Employee B, on the other hand, is absent twice in the year for four days at a time. As such, their Bradford Factor Score is (2×2) x 8 = 32.

As for Employee C, they are absent eight times in the year for one day at a time. As such, their Bradford Factor Score is (8×8) x 8 = 512.

Should you use the Bradford Factor?

While the Bradford Factor was created to help businesses better understand short-term absences, it can unfairly penalise employees, in particular those with health conditions.

For example, an employee diagnosed with a medical condition – such as cancer – may require regular short-term absences for hospital appointments.

Businesses should safeguard these employees, not penalise them.

A couple of alternatives to the Bradford Factor include:

The ‘lost time’ rate helps you understand the percentage of time that has been lost from absence. You can split this by department to pinpoint areas of concern. 

Total absence (hours or days) in the period / Possible total (hours or days) in the period x 100.

The ‘frequency rate’ shows how many absences each employee has taken as a percentage. 

Number of spells of absence in the period / The number of employees x 100.

Note: absences are ultimately unavoidable – rather than penalising staff, focus on support and understanding.

The importance of absence policies

If you haven’t created an absence policy for your business, you need to.

This should have sections describing how your business deals with the different types of absences.

Consider a number of things in the policy.

These include internal mechanisms (like whom someone calls when they’re off sick) as well as what will trigger a formal review of someone’s absence (sometimes called a trigger point system).  

If you already have a policy, regularly review it to see if it’s clear, accessible and up to date.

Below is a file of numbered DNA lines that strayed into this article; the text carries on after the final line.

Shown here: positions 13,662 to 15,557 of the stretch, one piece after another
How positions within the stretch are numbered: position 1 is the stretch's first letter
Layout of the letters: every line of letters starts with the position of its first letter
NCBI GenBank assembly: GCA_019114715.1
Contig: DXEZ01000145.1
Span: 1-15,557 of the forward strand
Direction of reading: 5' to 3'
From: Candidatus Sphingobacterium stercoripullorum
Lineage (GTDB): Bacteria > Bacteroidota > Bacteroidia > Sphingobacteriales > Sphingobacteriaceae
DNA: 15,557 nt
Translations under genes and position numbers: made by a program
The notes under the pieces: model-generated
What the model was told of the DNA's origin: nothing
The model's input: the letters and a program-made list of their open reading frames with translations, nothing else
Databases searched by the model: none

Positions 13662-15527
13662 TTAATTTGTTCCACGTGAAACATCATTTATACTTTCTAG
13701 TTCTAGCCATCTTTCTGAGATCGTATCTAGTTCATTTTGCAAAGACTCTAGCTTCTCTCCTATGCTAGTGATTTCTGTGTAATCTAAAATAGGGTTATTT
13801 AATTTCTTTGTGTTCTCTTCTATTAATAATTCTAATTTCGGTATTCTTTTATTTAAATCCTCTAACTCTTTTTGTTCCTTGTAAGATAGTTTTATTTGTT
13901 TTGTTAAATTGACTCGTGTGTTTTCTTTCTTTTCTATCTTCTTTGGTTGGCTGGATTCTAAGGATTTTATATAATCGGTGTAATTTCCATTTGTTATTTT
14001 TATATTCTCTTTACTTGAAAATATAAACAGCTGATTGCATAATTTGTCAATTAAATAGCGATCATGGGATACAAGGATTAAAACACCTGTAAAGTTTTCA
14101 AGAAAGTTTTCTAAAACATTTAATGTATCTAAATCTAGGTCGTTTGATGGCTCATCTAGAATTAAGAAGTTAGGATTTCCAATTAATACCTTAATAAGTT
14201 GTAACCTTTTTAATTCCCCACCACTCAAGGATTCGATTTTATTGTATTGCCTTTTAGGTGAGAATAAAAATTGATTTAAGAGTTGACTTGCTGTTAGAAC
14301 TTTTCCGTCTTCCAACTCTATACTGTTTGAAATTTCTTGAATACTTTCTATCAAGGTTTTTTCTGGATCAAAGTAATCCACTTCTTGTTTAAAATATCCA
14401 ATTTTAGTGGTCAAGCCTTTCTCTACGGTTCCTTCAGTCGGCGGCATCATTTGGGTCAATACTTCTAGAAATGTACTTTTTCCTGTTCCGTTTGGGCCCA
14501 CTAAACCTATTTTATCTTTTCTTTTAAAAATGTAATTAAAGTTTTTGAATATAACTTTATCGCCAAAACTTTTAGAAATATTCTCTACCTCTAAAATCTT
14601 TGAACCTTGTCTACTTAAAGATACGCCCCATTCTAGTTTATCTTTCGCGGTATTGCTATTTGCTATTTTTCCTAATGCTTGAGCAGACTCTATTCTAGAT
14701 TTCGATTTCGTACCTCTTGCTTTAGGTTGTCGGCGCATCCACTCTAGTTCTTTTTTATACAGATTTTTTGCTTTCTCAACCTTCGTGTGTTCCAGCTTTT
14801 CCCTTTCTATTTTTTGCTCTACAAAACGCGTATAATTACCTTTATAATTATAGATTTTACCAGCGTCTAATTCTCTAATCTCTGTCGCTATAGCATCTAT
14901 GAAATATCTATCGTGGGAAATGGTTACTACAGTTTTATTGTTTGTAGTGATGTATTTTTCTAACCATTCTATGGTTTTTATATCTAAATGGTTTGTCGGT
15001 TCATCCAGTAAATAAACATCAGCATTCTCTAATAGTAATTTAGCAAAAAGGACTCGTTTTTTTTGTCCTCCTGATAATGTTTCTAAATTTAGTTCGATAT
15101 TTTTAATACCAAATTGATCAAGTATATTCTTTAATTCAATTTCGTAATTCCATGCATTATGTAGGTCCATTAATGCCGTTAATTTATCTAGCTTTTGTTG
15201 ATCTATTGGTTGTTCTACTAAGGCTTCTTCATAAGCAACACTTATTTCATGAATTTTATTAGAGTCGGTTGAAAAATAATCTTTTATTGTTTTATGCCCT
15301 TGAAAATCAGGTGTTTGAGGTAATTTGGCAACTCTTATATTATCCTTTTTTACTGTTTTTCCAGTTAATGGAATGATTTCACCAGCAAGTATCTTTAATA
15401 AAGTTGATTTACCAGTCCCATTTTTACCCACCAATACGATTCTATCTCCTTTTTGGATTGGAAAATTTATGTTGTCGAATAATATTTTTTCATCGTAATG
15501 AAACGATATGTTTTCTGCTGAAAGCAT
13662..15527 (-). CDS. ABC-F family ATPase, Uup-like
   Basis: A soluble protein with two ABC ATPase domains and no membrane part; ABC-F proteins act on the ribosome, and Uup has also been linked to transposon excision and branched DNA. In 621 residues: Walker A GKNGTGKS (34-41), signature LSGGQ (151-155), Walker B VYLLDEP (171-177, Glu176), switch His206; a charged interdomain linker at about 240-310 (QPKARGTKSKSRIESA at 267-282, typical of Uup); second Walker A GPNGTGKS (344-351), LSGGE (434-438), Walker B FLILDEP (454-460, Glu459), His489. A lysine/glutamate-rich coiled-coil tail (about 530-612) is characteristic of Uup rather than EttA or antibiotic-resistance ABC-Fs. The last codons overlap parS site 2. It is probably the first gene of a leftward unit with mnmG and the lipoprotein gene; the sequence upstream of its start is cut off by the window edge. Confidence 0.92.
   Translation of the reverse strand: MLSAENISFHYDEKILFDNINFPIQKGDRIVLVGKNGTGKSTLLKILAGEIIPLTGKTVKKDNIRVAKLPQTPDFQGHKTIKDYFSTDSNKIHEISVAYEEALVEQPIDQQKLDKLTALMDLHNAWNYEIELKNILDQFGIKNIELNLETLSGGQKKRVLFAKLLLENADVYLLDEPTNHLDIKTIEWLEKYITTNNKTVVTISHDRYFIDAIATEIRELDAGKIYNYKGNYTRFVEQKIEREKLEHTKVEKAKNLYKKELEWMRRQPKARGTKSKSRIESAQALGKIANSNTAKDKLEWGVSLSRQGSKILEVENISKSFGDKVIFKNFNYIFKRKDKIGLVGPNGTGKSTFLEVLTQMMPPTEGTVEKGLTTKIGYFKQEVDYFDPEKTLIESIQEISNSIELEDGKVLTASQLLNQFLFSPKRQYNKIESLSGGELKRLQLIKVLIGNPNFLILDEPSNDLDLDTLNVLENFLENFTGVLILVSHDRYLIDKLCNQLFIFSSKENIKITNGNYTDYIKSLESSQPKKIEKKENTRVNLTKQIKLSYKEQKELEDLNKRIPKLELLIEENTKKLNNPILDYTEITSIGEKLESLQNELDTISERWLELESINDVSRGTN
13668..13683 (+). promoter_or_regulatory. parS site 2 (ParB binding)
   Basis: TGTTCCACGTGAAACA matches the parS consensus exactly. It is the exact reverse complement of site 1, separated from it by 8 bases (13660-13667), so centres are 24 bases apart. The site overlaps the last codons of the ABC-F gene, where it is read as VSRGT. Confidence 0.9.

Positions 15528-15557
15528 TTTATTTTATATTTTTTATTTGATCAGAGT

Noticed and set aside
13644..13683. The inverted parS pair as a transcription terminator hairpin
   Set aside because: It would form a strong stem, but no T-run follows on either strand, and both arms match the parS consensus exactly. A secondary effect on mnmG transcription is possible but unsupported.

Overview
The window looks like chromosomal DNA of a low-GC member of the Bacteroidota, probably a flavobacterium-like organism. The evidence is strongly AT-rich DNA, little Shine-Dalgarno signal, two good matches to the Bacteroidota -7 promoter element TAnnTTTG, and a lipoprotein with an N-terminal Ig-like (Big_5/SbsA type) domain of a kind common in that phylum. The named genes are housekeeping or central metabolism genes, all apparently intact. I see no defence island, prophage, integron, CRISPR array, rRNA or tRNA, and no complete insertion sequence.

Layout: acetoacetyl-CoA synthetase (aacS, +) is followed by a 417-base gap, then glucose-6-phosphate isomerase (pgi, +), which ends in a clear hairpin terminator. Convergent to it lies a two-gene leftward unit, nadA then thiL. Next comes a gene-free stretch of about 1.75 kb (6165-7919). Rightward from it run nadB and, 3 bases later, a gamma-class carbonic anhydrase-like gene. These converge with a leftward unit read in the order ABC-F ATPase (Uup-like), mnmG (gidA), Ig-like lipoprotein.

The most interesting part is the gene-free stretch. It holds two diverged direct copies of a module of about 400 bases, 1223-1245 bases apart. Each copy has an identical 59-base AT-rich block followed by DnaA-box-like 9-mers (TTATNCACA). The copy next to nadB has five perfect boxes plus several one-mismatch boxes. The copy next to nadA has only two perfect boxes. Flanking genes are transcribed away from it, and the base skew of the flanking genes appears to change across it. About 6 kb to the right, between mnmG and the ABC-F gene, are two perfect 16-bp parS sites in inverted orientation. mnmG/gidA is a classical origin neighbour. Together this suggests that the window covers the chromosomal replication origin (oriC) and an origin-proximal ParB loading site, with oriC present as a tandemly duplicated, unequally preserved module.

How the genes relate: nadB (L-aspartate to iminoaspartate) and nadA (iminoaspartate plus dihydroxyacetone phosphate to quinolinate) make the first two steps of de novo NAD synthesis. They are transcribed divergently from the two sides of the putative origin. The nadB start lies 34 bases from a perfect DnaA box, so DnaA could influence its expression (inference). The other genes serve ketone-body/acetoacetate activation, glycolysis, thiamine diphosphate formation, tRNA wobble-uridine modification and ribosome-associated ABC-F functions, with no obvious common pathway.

We would also add that it’s not enough to put all this on paper; staff need training in absence management to properly deliver on your policies.  

A guide to absence management

Whether you have an absence system in place or you’re thinking about creating one, it’s important to ask yourself the following: 

How does my business deal with absences – sickness or otherwise – and how do we put a system in place to look after staff and our business? 

Even better, you could also ask another question: how can our business stop some absences from happening? 

In our handy FREE guide, we cover these questions, looking at:

  • The different types of absence 
  • Presenteeism  
  • Good policies  
  • Best practice 
  • Possible solutions 

Download our handy guide to absence management here.

Anthony Wolny, July 4th, 2024

Related Articles

Three benefits of a good Human Resource Management System (HRMS)

9th Jul '24

If it’s not broken, don’t fix it – a classic saying that so many of us use. However, this should not be applied to HR.  While the approach may at times work – a wobbly shelf just hanging on or a dated iPhone that has slowed but still runs.   Your people management, on the other […]

by Anthony Wolny

To top
Chat Now